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Cameroon lawyers plan free legal aid for LGBTQI and HIV+ clients

By Ghislain J. Nkontchou

Eleven Cameroonian lawyers have formed a new organization, the Commission of Lawyers for the Assistance of Key and Vulnerable Populations (CAP), to help improve access to justice for vulnerable people, including the LGBTQI community.


From the African Human Rights Media Network
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The July conference where CAP was founded.

CAP was formed at a conference organized by Défenseurs Sans Frontiers (Defenders without Borders – DSF) and Frontline Aids in July in Cameroon following the release of a report by New Human Rights, which called for a more accessible justice system.

The report had revealed that almost 50% of respondents believe that Cameroonian justice is terrible, and almost 70% said they do not have easy access to justice.

Logo of Defenders Without Borders (Défenseurs Sans Fronières, or DSF)

S.A., executive coordinator of DSF, told the conference about two preparatory workshops with lawyers and several consultation meetings with the Cameroon Bar. The first workshop (July 12-13), aimed to draw the attention of lawyers to the difficulties faced by key and vulnerable populations in accessing justice in the legal system. The second workshop (July 14-15) aimed to find workable solutions and form the CAP.

The conference discussed how improving access to justice in Cameroon aligns with the 2030 UN Agenda for Sustainable Development action item “A world of universal respect for human rights and human dignity, the rule of law, justice, equality, and non-discrimination.”

Key and vulnerable populations identified in this context include LGBTQI and people living with HIV/AIDS. Specific barriers to justice for these target populations in Cameroon include incessant  discrimination and stigmatization, and a lack of financial resources to afford legal services.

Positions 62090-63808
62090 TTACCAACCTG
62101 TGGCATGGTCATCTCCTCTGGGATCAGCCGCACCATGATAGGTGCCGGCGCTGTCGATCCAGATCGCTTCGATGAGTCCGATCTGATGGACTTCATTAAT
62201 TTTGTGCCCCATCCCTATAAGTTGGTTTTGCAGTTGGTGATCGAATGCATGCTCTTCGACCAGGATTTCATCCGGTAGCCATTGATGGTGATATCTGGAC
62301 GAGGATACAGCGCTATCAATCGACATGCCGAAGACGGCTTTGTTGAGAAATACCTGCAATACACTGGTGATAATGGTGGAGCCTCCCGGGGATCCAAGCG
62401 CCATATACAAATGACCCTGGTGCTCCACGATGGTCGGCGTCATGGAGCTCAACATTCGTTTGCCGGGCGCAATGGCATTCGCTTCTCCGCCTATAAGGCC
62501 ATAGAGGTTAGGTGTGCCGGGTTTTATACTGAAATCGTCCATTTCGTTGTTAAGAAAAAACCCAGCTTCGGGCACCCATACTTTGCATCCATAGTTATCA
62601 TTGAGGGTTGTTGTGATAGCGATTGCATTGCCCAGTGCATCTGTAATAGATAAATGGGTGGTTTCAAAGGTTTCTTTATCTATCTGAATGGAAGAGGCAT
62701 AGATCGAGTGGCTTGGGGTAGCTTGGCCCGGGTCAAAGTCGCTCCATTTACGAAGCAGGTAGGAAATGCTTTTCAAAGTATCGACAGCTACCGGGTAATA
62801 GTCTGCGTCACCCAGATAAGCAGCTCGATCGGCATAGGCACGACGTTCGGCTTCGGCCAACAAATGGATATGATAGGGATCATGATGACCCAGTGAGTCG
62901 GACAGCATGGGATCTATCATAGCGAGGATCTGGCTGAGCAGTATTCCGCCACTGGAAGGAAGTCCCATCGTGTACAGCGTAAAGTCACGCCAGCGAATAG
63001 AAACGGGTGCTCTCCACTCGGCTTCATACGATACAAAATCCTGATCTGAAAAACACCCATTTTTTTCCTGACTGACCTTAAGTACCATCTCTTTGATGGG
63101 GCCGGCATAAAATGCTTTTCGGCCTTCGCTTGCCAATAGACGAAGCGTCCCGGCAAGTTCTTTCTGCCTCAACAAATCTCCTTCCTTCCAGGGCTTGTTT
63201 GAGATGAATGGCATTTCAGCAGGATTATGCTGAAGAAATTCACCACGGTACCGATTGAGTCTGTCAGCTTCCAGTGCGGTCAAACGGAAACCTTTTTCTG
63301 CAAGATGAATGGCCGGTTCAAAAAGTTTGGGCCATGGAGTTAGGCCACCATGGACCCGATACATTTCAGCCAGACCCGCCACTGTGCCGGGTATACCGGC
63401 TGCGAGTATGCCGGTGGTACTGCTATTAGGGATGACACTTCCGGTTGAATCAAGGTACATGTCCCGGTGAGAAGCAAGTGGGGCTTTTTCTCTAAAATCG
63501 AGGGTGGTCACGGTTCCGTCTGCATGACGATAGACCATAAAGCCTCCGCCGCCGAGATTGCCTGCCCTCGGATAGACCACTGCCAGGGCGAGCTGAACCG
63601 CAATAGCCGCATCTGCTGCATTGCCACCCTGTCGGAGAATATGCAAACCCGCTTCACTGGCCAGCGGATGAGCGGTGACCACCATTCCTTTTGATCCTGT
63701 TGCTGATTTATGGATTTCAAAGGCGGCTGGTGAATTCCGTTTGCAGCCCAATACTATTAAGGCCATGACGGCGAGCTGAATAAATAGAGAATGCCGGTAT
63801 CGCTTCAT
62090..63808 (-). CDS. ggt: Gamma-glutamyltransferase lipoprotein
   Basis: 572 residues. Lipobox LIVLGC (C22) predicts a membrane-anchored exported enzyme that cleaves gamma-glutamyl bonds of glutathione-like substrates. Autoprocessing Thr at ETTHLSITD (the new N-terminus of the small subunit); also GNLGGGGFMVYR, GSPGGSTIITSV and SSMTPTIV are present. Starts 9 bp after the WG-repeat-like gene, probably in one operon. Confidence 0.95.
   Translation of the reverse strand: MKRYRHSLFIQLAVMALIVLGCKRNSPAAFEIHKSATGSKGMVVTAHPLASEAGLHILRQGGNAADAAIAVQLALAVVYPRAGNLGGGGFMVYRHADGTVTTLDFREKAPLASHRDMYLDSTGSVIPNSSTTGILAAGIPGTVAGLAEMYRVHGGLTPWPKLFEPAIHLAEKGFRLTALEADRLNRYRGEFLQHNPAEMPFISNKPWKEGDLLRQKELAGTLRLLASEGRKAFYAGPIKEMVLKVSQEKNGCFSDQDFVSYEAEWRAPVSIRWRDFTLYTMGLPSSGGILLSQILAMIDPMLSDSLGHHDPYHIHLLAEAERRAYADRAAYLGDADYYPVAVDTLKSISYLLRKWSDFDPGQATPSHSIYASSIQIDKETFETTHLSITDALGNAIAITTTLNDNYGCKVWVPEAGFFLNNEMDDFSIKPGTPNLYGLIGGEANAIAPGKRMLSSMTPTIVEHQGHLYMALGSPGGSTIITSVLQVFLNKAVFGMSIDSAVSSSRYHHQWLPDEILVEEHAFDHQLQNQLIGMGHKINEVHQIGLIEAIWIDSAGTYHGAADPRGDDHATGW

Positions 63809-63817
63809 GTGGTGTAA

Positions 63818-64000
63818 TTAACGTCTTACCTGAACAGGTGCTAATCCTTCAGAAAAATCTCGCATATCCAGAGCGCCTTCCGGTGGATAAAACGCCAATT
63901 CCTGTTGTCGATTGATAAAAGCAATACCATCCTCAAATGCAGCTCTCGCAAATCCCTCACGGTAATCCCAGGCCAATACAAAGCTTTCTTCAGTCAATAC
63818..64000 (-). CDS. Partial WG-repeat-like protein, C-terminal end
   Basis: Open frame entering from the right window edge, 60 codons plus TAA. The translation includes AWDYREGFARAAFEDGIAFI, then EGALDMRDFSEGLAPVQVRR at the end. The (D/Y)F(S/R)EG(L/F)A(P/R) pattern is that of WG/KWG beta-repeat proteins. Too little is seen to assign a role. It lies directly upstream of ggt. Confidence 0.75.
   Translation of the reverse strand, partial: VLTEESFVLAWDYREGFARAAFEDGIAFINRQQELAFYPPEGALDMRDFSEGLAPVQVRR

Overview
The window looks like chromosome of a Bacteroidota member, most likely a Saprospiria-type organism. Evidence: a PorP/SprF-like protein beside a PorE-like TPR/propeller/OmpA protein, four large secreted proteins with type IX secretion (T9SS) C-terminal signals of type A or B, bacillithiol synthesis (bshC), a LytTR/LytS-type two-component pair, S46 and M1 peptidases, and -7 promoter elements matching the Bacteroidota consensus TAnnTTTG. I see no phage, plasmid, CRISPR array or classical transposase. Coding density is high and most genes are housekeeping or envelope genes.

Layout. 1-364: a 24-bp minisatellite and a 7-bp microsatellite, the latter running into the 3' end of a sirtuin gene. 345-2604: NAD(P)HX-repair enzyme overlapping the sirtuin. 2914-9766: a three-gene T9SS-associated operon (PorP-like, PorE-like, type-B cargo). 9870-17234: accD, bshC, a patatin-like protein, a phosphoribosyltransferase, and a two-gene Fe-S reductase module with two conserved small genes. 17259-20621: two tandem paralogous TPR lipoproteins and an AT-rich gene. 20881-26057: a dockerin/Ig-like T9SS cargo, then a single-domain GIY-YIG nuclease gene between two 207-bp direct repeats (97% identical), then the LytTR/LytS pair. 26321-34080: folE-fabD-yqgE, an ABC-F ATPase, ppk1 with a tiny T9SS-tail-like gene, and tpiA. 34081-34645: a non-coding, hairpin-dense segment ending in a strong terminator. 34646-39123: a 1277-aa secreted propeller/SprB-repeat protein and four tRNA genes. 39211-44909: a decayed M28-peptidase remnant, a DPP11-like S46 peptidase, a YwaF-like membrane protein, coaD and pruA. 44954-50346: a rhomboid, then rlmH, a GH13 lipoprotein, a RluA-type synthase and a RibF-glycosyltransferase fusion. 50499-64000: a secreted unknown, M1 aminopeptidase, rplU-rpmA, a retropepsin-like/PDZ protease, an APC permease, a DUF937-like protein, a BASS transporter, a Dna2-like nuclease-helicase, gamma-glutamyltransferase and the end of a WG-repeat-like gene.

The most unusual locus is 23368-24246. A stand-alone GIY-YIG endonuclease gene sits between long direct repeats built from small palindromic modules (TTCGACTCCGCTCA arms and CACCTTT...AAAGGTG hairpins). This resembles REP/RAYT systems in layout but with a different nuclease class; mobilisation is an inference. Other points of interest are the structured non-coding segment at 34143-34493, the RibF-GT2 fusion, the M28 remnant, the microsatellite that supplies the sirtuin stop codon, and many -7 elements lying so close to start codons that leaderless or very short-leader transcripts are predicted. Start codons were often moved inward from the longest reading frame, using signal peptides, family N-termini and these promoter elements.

C.R., executive director of the advocacy group New Human Rights, stated in an interview that other serious difficulties vulnerable populations face include arbitrary arrests, administrative delays, challenges in accessing judges, and prolonged pre-trial detentions. She said that alternative sentences exist (Community Service, the probationary period) but are not always applied, and denounced the absence of an effective national mechanism for the prevention of torture.

CAP pledged to work to provide free legal assistance and a fair trial to vulnerable populations across Cameroon, and advocate for reducing administrative delays and ensure fair trials. They also pledges to continually evaluate their actions and readjust strategies on the ground as needed.

Ghislain J. Nkontchou, the author of this article, is a human rights activist from Cameroon who is currently a graduate student in international affairs at Baruch College in New York.

Source: African Human Rights Media Network member Erasing 76 Crimes.

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